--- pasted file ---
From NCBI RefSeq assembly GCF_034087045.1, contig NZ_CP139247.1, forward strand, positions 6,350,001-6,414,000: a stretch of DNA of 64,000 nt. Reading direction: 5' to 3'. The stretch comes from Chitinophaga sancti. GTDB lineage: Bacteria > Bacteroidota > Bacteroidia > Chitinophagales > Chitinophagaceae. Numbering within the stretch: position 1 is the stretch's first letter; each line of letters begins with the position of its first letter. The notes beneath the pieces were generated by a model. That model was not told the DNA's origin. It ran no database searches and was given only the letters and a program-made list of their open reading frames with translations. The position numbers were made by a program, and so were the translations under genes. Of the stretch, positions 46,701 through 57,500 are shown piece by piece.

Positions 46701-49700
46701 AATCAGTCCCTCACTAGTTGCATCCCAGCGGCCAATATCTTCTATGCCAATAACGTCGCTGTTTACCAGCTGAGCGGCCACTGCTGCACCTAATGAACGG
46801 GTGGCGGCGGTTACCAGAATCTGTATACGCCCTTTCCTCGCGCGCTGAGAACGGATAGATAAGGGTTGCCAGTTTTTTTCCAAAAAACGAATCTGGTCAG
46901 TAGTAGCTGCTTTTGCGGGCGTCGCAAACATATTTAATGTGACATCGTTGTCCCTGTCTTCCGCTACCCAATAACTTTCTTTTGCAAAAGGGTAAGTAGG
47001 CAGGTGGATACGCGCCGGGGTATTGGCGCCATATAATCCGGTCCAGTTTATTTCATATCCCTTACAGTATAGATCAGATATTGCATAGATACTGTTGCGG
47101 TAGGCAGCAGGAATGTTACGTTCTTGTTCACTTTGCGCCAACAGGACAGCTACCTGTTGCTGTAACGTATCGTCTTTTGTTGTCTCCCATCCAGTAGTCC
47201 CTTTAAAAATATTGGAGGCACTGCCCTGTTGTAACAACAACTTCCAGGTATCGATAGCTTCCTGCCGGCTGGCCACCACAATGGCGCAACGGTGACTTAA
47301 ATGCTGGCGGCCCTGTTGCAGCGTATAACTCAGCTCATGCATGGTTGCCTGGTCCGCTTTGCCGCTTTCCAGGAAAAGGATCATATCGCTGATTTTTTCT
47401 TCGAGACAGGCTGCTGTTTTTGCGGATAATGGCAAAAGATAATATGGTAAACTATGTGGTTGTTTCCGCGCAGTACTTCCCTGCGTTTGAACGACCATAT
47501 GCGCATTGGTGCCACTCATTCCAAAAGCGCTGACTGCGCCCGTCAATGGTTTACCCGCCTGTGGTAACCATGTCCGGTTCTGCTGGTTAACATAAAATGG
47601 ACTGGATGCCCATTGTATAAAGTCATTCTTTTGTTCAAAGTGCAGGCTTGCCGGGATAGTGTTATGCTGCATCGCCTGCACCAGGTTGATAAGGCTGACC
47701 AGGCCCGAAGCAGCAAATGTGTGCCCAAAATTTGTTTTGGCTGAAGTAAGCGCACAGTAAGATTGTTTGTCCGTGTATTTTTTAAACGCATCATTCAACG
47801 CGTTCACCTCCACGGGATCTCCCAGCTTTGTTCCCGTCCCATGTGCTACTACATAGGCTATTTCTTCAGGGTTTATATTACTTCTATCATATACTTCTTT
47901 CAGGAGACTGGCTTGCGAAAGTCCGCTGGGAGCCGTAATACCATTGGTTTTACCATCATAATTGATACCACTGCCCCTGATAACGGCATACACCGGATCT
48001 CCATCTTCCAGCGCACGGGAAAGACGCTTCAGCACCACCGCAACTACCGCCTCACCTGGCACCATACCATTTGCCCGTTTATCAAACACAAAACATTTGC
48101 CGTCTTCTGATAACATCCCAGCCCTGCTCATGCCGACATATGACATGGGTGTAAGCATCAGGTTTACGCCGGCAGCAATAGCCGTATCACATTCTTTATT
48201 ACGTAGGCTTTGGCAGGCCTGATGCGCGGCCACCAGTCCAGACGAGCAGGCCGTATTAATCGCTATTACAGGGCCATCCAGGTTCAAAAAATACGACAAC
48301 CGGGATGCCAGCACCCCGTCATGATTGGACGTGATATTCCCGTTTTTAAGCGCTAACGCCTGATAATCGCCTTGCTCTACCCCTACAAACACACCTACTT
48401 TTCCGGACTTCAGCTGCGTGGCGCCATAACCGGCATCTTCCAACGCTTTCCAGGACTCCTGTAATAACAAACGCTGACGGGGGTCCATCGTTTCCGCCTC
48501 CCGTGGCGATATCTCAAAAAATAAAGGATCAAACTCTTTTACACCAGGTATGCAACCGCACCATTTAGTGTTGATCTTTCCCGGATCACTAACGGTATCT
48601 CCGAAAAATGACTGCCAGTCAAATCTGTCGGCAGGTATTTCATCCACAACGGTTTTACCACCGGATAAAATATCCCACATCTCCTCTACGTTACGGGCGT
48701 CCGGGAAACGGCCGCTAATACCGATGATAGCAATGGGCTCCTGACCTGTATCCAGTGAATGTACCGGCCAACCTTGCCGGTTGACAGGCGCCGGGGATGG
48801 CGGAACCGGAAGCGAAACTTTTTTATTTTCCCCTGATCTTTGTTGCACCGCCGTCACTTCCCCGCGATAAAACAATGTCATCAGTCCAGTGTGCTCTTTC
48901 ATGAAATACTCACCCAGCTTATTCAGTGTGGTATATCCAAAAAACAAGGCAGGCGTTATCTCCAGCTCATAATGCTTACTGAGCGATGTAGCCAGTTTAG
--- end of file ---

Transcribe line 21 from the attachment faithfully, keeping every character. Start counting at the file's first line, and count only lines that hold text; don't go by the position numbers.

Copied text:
48501 CCGTGGCGATATCTCAAAAAATAAAGGATCAAACTCTTTTACACCAGGTATGCAACCGCACCATTTAGTGTTGATCTTTCCCGGATCACTAACGGTATCT